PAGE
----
When to Stretch and How

True Protein Blog Avatar Fallback reviewed by our Nutrition Team 05 April 2016

Correctly using dynamic and static stretching routines can revolutionise your workout program and help safeguard you from injuries

Read More
When to Stretch and How


  • Make sure you stretch before and after any workout
  • Use dynamic stretching before your workout
  • Use static stretching after your workout
  • Consult a physician for advice tailored to your needs

Are you unsure when to stretch? Do you feel weaker when you stretch before your workout and just as sore as usual when you stretch after? Are you negating stretching because you don’t have the answers to these questions? Are you unsure whether stretching is really necessary at all?

The answer to these common questions is fairly simple; stretching before and after a workout out is vital to keep your muscles healthy and remain injury-free. However, the method of stretching you use in each period can greatly influence your performance, both positively and negatively.

Dynamic and Static stretching are the two main methods of warming up and stretching down, yet they are more often than not used incorrectly, at the wrong times. Subsequently, to help prevent you from making the same muscle-damaging mistakes I used to, I’ve provided the pros and cons of each method below, along with when to perform them!

Static Stretching

Static stretching is probably the most common form of stretching and can be described as holding a stretch at the full range of motion for 30 seconds or more. These stretches include the classic quad, hamstring, and abductor stretches you would have been taught as a child. However, new research into the timing of these stretches has revealed we’ve been doing it wrong the whole time!

Traditionally, static stretching has always been done prior to a workout, yet recent research has shown that static stretching prior to training has a number of negative effects, such as;

  • Reducing muscle strength by nearly 5.5% (when held for more than 90 seconds)
  • Cutting muscle power by 2%
  • Reducing explosive muscular performance by nearly 3%
  • Decreasing eccentric strength by up to 7% during the 60 minutes following stretching

Stretching prior to warming your muscles up also poses a number of risks, such as irritation or injury of local muscular, tendinous, lymphatic, and neural tissues (basically damaging your muscles, tendons and joints).

A lot of you will be thinking the same things I did when I discovered these statistics a few years ago – surely this can’t be true, static stretching is all I know? What’s the alternative? And should I just forget static stretching all together?

All these questions are valid, as this new research has completely revolutionised and enhanced stretching routines. However, before we look at the pre-workout stretching alternative, dynamic stretching, it is important to note that static stretching post-workout provides a number of benefits such as increased flexibility, the release of muscular tension and reduced risk of muscle strain.


Dynamic Stretching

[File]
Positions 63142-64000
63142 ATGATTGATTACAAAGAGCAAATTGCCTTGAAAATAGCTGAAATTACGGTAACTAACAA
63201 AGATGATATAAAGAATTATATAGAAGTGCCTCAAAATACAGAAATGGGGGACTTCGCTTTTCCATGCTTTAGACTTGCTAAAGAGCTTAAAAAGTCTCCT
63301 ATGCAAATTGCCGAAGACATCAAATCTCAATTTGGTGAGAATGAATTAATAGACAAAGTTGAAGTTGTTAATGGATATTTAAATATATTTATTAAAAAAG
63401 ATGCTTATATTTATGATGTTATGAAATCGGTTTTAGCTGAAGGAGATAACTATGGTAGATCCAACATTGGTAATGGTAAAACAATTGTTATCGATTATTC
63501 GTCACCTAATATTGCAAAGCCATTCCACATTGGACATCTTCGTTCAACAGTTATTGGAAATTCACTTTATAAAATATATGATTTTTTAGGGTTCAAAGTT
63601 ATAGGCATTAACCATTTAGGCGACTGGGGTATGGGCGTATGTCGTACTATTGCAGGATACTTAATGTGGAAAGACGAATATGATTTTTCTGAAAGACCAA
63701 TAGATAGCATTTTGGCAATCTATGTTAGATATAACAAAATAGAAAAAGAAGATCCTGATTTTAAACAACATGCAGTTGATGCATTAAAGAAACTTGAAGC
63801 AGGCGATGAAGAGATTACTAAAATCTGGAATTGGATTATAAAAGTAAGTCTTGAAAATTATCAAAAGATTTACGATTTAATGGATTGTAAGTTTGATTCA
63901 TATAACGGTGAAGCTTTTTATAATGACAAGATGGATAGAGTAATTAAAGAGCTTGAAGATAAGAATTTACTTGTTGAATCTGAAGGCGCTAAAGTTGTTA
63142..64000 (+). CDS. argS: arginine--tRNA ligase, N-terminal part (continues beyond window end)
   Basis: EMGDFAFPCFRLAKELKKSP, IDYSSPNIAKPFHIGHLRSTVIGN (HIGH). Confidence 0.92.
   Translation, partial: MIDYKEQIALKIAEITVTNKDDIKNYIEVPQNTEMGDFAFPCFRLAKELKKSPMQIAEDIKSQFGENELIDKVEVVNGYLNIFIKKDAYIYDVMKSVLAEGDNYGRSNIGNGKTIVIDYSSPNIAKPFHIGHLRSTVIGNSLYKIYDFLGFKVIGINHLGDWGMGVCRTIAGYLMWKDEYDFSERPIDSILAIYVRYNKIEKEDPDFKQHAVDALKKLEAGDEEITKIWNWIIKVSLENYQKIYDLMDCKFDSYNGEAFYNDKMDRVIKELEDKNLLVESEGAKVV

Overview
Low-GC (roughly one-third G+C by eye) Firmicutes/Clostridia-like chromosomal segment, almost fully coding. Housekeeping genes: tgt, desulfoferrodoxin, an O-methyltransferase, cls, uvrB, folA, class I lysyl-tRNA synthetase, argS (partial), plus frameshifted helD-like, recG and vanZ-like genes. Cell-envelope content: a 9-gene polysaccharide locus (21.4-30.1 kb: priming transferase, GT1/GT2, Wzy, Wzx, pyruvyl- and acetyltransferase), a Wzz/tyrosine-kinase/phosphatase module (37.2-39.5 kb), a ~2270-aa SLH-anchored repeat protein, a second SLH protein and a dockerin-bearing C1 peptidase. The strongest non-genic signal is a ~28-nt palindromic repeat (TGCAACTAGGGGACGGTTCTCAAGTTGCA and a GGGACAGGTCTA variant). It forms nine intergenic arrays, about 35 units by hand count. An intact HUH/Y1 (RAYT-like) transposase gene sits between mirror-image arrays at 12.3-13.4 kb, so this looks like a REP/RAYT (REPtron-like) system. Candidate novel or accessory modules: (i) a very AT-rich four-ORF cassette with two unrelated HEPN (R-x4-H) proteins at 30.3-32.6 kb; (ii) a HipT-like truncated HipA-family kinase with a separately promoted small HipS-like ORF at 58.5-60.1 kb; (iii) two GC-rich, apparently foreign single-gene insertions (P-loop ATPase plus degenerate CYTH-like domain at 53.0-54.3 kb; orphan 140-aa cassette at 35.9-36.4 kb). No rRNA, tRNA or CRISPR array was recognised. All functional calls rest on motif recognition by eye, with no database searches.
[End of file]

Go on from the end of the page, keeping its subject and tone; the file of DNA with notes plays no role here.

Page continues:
Dynamic stretching consists of functional-based exercises which can be used to warm your whole body up or focus on sport-specific muscle movements. Dynamic stretching has a number of vital pre-workout benefits: it elevates your heart rate, increases your body temperature, and helps stimulate your nervous system – enhancing your mind-muscle connection.

Similarly, dynamic stretching can help improve the range of motion around your joints and increase joint flexibility – helping alleviate the risk of future sport-triggered joint problems. Subsequently, using dynamic stretches prior to exercising will not only reduce the risk of injury caused by applying strain to cold muscles but will also help enhance your overall athletic performance.

Sounds like it’s too good to be true right? It must take a lot of time or something right? No, fortunately, a good quality dynamic stretching routine can be done within 10-15 minutes! I’ve provided a basic example dynamic stretching routine below, however, for advice tailored to your personal needs, consult a physician.

Example dynamic stretching routine

Side lateral lunge x20 (10 reps each side)
Hip Flexor lunge - 30 seconds each side for 4 minutes
Front/Back Leg swings – 12 reps each side
Side to side leg swings – 12 reps each side
Ankle bounce – 10 reps each side
T-Pushups x 10 (5 reps each side)
Shoulder circles – 8 reps each side
Arm swings – 15 reps each side


Throw out the old school, static stretch-centric stretching manual and embrace the new era of stretching. Stretching before and after your workout is essential to maintain healthy, uninjured muscles – and to increase your overall performance. For optimal results, spend 10-15 minutes doing a dynamic warm-up before every workout, and fight through the laziness at the end of your workout to complete a 10-minute static stretching routine tailored to the training you just completed.

Most people (including myself!) don’t enjoy stretching, especially after a long tiring workout, however, if you don’t stretch, you will eventually get injured. It might not happen instantly but regularly applying strain to cold muscles is a recipe for virtually guaranteed disaster.

Don’t be that person who thinks they’re too good for stretching, give your body what it needs and stretch! Try the dynamic/static stretching split next time you train and enjoy the results!

    IMPORTANT INFORMATION: all content provided here is of a general nature only and is not a substitute for individualised professional medical advice, diagnosis or treatment and reliance should not be placed on it. For personalised medical or nutrition advice, please make an appointment with your doctor, dietitian or qualified health careprofessional.